Table of contents(8 chapters)
That opportunities for gainfully employing persons with severe mental illness should be maximized is a position around which there is virtual unanimity. But identifying obstacles to this goal and ways to overcome them is another matter – one that, in different forms, has engaged members of a number of disciplines. In this volume we bring together diverse disciplinary perspectives from psychology, psychiatry, statistics, occupational therapy and psychiatric rehabilitation research, sociology and labor economics to discuss a range of topics related to employment and mental illness. The papers included here span a range of domains, from “person – level” questions of person-environment fit to the broad societal effects of labor markets. Evaluative perspectives on various approaches that the mental health community has taken in seeking to advance the employment of persons with serious mental illness are also examined. While we will not claim to have represented every perspective currently in play in research on employment for persons with mental illness, we feel this volume represents the multi-disciplinary flavor of the small but growing research establishment in this area.
The last several decades have brought about a paradigm shift in the conceptualization of disability (Fougeyrollas & Beauregard, 2001; Williams, 2001). The traditional medical model considers disability to be a characteristic of the person, situated within the body. In the medical model view, disability, or difficulty functioning in major life domains, results from bodily impairments associated with a medical diagnosis or disorder, and a medical intervention or treatment is required to “correct” the problem of the individual. Alternatively, contemporary social models argue that disability is a social construction. In the social model view, disability is created by social policies, stigma and other barriers within the social and physical environment. Changes in attitudes and policies and the removal of barriers are needed to “correct” these environmental problems.
Significant unemployment among adults with serious mental illness (SMI) is a well-documented problem. Estimates suggest that as many as 85% of adults with SMI are unemployed at any one time (Anthony & Blanch, 1987; Milazzo-Sayre, Henderson & Manderscheid, 1997; Rogers, Walsh, Masotta & Danley, 1991). Recent years have seen advances in the development and dissemination of a variety of supported employment services for adults with disabilities. When people with SMI are enrolled in services with a specific employment focus, they achieve employment outcomes (e.g. job placement rates, job tenure) superior to those achieved by people receiving standard mental health services such as day treatment (Bond et al., 2001; Cook, 2003). Supported employment is now considered an “evidenced-based” practice (Bond et al., 2001). Although supported employment approaches vary, evidence-based services share common principles, including (1) prioritizing client preferences for type and timing of work; (2) providing in-vivo and follow-along supports as long as needed; (3) viewing work attempts as part of a learning opportunity; (4) having a commitment to “competitive” employment as an attainable goal; and (5) not relying on pre-vocational training, day treatment or sheltered workshops (Bond et al., 2001; Mowbray, Leff, Warren, McCrohan et al., 1997; Ridgeway & Rapp, 1998).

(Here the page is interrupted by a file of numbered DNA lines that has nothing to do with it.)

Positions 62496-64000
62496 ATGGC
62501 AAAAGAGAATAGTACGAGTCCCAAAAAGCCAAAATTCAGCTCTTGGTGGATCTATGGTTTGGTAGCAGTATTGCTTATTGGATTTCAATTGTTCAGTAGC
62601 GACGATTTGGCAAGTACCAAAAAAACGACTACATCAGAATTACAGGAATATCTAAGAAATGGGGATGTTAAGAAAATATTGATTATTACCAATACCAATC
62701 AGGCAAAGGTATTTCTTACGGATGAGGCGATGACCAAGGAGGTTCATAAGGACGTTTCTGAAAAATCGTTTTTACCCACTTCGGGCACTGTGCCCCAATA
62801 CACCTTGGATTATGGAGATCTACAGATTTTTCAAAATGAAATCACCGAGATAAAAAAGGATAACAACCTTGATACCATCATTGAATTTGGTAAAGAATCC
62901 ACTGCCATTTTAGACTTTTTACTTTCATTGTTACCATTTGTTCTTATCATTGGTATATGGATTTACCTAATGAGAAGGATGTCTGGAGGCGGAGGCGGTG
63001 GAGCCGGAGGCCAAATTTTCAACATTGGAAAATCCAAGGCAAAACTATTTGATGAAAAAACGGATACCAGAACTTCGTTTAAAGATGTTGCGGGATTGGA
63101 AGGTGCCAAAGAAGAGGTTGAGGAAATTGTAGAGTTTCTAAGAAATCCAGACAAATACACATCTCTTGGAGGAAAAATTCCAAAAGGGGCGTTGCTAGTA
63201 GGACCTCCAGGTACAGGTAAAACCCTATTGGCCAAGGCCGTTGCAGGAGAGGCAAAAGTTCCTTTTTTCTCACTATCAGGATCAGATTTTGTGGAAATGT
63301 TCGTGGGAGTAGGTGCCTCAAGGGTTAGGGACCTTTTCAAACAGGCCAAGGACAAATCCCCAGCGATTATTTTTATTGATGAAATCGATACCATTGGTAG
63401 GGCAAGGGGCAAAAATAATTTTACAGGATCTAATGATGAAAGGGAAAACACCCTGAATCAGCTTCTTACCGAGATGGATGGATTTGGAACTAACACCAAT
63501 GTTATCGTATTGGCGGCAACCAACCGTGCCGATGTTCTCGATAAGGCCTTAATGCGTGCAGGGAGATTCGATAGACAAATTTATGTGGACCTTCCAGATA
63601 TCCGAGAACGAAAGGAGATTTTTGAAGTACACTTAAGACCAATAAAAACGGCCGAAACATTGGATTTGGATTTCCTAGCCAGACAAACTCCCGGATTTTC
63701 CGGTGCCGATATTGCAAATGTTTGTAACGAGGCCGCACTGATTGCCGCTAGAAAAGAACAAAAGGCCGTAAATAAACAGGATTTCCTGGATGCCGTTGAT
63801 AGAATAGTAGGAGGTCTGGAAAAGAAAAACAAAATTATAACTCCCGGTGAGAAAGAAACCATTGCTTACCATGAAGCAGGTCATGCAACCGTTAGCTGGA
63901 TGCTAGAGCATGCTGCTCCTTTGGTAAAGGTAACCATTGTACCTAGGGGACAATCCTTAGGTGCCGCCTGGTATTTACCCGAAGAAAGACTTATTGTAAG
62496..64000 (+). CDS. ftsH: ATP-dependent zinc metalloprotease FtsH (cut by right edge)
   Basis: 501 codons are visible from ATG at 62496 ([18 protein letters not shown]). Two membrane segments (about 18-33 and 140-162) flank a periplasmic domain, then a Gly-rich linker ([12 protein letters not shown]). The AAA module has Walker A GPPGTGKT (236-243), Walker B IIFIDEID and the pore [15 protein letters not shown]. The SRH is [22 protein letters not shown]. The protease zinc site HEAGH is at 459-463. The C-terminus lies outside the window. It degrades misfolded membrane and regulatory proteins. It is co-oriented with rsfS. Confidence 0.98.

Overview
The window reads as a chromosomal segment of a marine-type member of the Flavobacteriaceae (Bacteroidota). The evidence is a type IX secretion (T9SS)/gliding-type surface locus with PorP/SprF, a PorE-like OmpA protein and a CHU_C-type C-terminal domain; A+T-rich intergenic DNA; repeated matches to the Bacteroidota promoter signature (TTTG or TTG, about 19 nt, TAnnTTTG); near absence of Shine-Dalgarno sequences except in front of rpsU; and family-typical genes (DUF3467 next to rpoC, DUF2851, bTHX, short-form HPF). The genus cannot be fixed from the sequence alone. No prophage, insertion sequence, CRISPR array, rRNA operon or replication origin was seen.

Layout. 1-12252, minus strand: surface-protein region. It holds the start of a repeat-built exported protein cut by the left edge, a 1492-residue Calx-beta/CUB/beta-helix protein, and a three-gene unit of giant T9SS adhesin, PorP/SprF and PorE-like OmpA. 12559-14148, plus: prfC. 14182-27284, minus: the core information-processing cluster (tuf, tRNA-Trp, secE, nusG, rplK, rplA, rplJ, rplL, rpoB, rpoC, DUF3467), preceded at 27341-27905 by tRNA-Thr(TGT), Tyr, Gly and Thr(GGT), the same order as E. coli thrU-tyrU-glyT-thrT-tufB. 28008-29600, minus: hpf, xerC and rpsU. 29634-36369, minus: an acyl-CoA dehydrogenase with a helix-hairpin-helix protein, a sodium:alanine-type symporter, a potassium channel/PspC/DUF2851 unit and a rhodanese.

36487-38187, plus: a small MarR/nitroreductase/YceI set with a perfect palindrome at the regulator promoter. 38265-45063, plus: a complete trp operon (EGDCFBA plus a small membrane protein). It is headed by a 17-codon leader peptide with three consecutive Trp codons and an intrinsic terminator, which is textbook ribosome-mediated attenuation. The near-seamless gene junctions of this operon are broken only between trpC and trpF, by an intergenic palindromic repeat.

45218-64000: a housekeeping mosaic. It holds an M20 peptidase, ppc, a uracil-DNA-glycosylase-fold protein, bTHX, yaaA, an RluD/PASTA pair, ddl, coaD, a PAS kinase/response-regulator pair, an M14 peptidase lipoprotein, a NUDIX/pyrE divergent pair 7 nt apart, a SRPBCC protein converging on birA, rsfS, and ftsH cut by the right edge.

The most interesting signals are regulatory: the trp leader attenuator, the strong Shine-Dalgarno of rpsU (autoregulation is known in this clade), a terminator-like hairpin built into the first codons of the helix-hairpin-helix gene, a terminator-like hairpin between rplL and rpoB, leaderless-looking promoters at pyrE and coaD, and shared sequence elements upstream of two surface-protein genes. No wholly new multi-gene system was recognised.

Employment has been identified as a significant goal for many homeless persons with mental illness. However, treatment plans for this population typically focus on housing and mental health needs, and neglect to assess individuals’ desires and abilities to achieve and maintain paid employment. This chapter describes the work experiences of the Chicago cohort of the Access to Community Care and Effective Services and Supports (ACCESS) project.
The relationship between employment services and employment outcomes has been the subject of research for a number of years (Bond et al., 2001; Drake et al., 1996). More recently, the competitive employment of service recipients has become an important indicator of community mental health program and service system performance. The National Association of State Mental Health Program Directors’ President’s Task Force on Performance Measures, for instance, recognized the importance of monitoring employment rates for adults with serious mental illness: “For payers, this is the payoff…Monitoring this outcome for populations with mental illness…is critical. This was considered a critical outcome to track.” For similar reasons, the new federal Performance Partnership (Block) Grant program (Federal Register, 2002) requires annual reporting by all states of employment rates for recipients of publicly funded mental health services.
Mental disorders are common and associated with substantial levels of work disability. Relative to persons with most types of physical impairments, persons with mental disorders have lower employment rates and lower mean wages, and experience greater discrimination in the workplace (Baldwin, 1999, 2000; Baldwin & Johnson, 1995, 2000). Persons with mental disorders have lower socioeconomic status, on average, and greater risk of living in poverty, than persons with physical disorders (Dohrenwend et al., 1992). By 1999, mental disorders had supplanted back cases as the health condition most frequently cited in employment discrimination charges filed under the Americans with Disabilities Act of 1990 (Moss et al., 1999).